The Counterfeits of Transcendence
W. H. Marshner
Cultural Conservative Policy Insights
721 Second Street N.E., Washington, D.C 20002
Institute for Cultural Conservatism Policy Insight Number Three
May 12, 1988
Cultural Conservative Policy Insights is published by the Institute for Cultural Conservatism, a division of The Free Congress Research and Education Foundation, Inc, a non-profit tax-exempt educational organization, nothing written here is to be construed as necessarily reflecting the view of the Institute for Cultural Conservatism or as an attempt to aid or hinder the passage of any bill before Congress.
In a previous policy insight, entitled “Cultural Conservatism and Transcendent Norms,” it was argued that a high understanding of right and wrong is implicit in the stance of cultural conservatives.
The present essay takes the argument a step further. It deals with the problems of moral relativism, because the relativist position is often based on ideas about culture. Challenging those ideas will expose the dangers which emerge when transcendence is misallocated to sheer “human consciousness,” or to the alleged future of our consciousness, and when transcendent right and wrong are thereby mismanaged. In the hands of cultural radicals, the mismanagement is common and multifarious.
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BELIEF AND PUBLIC POLICY: AN ANSWER TO “PEOPLE FOR THE AMERICAN WAY”
by William H. Marshner
Family Policy Insights
VOL. V: Number 2
721 Second Street, N.E.Washington D.C. 20002
Family Policy Insights is published by the Child and Family Protection Institute, a project of the Free Congress Research and Education Foundation, Inc., a non-profit, tax-exempt educational organization. Nothing written here is to be construed as necessarily reflecting the views of the Child and Family Protection Institute or as an attempt to aid or hinder the passage of any bill before Congress.
In the public-policy debate on family issues, it so happens that religious beliefs and religiously based moral convictions are absolutely crucial to some of us who are parties to the debate. Should we be penalized for that fact? Should we have to play by different rules from other parties in the debate, whose views are more secular?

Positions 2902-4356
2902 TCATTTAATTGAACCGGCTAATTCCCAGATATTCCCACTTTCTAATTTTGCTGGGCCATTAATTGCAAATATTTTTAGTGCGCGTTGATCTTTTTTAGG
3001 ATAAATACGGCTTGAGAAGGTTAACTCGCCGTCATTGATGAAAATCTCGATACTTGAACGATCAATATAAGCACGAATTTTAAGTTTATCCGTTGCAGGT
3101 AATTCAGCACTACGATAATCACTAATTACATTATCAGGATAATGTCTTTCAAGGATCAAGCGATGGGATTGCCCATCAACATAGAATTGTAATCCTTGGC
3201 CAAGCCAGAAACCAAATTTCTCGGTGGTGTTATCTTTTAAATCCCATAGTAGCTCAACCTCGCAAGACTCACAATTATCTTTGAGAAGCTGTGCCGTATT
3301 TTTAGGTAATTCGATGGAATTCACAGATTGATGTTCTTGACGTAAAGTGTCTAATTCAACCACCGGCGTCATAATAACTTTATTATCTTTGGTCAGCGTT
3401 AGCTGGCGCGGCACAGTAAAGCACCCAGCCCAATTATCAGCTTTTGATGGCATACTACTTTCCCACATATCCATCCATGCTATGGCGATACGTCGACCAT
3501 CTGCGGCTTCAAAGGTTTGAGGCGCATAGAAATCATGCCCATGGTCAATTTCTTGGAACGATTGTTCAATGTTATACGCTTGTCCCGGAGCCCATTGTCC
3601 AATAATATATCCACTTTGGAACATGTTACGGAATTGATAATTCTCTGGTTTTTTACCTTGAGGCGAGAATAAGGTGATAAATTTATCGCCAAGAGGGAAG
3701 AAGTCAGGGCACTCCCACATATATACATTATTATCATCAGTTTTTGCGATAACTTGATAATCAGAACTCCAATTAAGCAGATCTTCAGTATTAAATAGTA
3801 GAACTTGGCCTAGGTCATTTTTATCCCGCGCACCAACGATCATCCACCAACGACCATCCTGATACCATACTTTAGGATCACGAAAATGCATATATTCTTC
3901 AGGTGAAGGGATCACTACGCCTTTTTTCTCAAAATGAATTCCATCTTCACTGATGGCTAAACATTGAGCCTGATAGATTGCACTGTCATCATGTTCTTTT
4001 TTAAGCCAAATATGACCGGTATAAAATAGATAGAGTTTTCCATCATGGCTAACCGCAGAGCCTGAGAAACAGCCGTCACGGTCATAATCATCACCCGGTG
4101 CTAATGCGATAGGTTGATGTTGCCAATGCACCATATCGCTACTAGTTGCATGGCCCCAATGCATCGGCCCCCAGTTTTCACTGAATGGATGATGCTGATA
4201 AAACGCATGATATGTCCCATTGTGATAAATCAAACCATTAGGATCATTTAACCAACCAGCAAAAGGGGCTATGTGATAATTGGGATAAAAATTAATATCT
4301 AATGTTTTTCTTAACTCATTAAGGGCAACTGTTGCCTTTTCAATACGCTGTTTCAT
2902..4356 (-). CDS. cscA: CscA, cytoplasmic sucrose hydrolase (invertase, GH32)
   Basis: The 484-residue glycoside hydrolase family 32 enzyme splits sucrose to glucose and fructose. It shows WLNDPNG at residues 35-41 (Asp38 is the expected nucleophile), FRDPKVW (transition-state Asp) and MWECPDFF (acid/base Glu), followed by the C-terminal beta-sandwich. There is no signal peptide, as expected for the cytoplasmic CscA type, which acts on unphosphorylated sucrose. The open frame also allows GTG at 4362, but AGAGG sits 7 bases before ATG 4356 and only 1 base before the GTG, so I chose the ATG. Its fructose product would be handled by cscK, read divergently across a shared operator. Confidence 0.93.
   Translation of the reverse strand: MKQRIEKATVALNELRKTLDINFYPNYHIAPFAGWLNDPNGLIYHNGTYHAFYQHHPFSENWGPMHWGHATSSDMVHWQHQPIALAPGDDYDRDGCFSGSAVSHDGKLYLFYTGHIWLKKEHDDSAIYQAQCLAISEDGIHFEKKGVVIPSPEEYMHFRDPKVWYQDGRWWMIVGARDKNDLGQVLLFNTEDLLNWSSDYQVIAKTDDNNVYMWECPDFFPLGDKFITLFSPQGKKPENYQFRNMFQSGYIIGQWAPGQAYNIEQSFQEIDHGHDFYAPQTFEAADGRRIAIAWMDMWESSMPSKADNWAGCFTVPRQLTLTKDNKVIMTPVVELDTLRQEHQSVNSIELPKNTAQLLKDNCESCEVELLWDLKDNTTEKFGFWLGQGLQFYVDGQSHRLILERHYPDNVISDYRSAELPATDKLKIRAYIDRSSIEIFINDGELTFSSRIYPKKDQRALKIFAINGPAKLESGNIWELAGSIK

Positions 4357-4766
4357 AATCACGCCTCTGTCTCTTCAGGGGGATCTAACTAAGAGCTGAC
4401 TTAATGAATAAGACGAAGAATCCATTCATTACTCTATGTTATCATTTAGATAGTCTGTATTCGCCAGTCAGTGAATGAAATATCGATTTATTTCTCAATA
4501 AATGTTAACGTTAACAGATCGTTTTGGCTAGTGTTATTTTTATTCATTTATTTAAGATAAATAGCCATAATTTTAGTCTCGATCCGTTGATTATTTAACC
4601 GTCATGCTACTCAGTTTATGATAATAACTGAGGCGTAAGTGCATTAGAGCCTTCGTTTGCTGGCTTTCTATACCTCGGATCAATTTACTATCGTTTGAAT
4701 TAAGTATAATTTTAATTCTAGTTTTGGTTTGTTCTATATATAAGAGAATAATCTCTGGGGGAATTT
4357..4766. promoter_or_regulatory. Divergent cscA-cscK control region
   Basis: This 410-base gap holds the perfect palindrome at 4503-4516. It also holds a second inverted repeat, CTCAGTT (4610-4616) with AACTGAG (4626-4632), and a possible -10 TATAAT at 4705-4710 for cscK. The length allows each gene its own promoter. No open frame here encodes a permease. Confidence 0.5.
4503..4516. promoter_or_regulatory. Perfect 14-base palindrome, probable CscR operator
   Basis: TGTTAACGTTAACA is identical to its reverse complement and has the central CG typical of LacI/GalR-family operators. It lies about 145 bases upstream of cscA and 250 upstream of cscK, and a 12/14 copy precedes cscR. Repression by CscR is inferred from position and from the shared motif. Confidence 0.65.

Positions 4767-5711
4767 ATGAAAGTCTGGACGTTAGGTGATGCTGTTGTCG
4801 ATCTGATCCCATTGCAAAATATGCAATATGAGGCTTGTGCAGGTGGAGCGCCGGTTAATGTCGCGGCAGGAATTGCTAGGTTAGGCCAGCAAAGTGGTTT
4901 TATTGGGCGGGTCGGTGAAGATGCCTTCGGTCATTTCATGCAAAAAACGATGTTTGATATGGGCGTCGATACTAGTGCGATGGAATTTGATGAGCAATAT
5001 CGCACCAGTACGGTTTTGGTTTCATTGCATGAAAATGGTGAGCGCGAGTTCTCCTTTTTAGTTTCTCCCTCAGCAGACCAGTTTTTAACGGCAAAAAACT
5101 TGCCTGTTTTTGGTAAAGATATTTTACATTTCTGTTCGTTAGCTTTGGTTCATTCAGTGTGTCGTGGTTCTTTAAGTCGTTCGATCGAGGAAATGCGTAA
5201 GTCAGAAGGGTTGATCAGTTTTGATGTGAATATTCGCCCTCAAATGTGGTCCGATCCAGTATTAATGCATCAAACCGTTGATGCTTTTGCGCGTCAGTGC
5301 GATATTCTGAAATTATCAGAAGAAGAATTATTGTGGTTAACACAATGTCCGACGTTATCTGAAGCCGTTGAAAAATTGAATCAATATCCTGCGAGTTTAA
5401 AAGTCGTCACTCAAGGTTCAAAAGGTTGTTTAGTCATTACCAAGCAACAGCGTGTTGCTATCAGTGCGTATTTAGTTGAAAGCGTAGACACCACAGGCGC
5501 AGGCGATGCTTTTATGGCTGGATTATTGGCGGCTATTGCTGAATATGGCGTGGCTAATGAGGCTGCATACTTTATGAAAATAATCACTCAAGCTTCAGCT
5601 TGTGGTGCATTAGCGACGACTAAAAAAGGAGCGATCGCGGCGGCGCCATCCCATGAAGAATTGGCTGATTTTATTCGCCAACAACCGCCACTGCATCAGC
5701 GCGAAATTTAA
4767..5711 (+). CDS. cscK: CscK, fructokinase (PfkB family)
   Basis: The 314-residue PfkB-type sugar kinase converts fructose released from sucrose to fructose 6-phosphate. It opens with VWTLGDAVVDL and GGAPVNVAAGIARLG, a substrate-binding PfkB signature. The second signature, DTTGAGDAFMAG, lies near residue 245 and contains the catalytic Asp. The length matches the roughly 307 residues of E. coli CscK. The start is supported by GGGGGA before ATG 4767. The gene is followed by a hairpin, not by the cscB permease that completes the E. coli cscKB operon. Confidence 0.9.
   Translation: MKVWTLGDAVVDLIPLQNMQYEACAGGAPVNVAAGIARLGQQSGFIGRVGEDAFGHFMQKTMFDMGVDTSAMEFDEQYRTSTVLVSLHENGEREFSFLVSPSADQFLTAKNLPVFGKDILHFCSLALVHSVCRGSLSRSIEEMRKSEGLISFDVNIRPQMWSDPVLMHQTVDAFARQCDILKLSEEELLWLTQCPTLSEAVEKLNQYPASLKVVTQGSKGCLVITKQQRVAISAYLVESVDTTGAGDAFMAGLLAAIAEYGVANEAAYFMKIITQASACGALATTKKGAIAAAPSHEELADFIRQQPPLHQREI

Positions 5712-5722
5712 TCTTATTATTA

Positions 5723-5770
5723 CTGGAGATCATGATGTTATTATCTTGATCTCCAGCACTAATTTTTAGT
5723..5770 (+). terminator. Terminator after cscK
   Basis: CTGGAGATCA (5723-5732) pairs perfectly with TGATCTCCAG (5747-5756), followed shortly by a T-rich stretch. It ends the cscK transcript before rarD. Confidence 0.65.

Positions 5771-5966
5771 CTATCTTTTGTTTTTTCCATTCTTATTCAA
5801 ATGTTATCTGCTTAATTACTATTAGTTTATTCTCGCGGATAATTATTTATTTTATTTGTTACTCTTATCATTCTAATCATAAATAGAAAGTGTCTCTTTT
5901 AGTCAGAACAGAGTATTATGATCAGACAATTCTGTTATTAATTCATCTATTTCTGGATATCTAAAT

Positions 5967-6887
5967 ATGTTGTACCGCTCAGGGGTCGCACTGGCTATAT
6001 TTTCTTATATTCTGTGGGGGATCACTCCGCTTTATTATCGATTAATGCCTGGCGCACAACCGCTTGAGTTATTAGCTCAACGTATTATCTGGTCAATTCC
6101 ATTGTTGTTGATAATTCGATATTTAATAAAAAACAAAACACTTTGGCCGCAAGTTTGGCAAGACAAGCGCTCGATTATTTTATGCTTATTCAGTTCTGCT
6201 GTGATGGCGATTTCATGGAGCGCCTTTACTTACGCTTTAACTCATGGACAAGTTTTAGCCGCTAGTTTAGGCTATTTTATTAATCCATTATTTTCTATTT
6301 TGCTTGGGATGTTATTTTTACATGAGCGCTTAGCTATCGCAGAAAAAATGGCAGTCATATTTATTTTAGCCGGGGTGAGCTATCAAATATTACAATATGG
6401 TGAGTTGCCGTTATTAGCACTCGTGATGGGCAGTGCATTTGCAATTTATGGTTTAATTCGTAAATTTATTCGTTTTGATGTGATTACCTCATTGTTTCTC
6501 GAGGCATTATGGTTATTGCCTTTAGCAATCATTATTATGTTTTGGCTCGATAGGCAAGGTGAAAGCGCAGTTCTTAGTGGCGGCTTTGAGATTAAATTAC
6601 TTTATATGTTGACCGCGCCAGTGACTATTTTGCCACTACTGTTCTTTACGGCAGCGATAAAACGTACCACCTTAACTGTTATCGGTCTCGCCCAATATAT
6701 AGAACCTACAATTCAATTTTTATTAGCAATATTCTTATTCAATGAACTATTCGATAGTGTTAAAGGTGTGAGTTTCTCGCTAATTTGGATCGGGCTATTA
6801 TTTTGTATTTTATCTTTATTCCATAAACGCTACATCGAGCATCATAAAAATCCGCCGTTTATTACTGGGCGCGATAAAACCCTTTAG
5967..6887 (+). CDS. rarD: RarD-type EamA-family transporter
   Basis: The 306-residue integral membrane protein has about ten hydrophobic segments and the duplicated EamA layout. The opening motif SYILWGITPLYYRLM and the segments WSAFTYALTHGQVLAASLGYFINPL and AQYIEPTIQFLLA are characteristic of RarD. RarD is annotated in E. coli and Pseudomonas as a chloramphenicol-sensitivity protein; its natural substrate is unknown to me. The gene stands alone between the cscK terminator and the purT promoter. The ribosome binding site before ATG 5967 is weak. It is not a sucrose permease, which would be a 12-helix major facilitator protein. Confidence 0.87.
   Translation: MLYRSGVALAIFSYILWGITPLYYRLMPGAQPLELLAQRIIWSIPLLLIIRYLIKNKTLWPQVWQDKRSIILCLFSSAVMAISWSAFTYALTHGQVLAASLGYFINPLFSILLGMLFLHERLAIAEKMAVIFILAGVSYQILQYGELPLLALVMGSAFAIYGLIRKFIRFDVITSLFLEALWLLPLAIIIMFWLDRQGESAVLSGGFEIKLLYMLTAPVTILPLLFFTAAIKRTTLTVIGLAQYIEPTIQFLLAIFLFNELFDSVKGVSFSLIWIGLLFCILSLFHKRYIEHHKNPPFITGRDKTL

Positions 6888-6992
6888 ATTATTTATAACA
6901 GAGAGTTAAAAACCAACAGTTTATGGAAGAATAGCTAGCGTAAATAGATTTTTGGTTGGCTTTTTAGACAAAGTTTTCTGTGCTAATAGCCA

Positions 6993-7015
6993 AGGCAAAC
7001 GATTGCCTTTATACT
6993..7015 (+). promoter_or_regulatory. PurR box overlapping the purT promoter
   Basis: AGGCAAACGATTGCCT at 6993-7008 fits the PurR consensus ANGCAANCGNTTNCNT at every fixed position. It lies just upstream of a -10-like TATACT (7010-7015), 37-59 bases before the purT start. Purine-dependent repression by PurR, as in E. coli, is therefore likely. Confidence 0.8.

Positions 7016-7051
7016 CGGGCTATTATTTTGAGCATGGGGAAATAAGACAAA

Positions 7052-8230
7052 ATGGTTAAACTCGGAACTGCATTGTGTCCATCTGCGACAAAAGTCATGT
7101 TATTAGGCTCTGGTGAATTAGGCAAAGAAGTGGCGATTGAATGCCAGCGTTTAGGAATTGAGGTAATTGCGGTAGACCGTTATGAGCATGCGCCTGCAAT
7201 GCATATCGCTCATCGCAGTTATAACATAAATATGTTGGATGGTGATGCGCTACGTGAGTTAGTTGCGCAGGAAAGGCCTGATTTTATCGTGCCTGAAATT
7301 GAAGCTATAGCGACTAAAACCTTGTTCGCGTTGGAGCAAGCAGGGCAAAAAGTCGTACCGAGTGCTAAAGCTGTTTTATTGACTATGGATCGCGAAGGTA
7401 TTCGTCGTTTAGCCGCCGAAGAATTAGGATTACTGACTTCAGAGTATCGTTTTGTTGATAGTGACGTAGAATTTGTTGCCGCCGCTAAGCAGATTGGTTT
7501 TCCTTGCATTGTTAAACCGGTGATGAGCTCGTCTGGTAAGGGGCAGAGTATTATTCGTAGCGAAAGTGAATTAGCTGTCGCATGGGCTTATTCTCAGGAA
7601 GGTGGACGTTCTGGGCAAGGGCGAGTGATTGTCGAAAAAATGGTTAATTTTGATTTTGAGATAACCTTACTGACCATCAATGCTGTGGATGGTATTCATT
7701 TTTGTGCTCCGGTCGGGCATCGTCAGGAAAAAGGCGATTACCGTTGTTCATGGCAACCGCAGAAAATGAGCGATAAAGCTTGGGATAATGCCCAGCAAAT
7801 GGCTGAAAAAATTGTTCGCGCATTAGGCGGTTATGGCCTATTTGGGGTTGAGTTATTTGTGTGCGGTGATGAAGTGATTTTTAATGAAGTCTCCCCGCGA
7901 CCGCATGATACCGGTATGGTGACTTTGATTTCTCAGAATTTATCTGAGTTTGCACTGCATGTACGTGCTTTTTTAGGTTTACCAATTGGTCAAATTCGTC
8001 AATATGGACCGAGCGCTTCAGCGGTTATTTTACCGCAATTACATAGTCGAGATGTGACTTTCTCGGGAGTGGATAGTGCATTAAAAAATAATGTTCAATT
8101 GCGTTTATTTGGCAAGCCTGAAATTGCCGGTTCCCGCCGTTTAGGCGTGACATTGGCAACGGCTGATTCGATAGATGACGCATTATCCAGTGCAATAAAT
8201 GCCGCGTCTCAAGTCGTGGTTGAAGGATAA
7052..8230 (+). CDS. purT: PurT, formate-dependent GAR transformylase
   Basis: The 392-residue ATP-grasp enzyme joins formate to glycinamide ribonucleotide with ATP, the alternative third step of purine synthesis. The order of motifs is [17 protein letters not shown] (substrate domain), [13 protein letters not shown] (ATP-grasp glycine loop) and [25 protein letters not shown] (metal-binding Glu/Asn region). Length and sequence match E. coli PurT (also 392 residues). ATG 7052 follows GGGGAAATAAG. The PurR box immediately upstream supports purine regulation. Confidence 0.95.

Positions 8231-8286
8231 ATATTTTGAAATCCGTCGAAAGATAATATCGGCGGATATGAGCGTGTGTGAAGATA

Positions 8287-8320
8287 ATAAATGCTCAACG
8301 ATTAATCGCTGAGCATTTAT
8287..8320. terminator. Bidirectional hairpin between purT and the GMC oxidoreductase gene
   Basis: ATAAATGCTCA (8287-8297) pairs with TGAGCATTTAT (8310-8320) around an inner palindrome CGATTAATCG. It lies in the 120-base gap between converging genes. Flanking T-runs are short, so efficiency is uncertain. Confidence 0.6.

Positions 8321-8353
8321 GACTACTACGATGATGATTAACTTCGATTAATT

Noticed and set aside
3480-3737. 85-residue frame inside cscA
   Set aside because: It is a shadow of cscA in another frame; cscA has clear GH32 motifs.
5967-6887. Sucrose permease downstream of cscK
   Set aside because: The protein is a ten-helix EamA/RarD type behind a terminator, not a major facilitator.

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Faith and Reason (Fall 1983): 222-248.
Vatican II clearly holds that there is a rightful religious liberty which, within “due limits,” even objectively false religions ought to enjoy vis-à-vis the State. In what follows, I shall refer to this claim as the “basic holding” of the Declaration Dignitatis humanae, whose title I shall shorten to DH.
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Liberty And Social Order
By W. H. MARSHNER
A medical analogy aptly explains the laity’s role in social action. The idea is that the present social order is diseased and that Christian social action is a medicine, whose effect, if God wills it, will be social health.
The disease is probably the least problematic part of this analogy. Its symptoms are the assault upon the unborn, the assault upon the sanctity of marriage, the corruption of children through public education, the extinction of individual and corporate liberties through centralized and bureaucratic government—an enormous range of social ills which collectively constitute the disease of the social order. But, the analogy goes on, there is to this disease a contrary which is called health.
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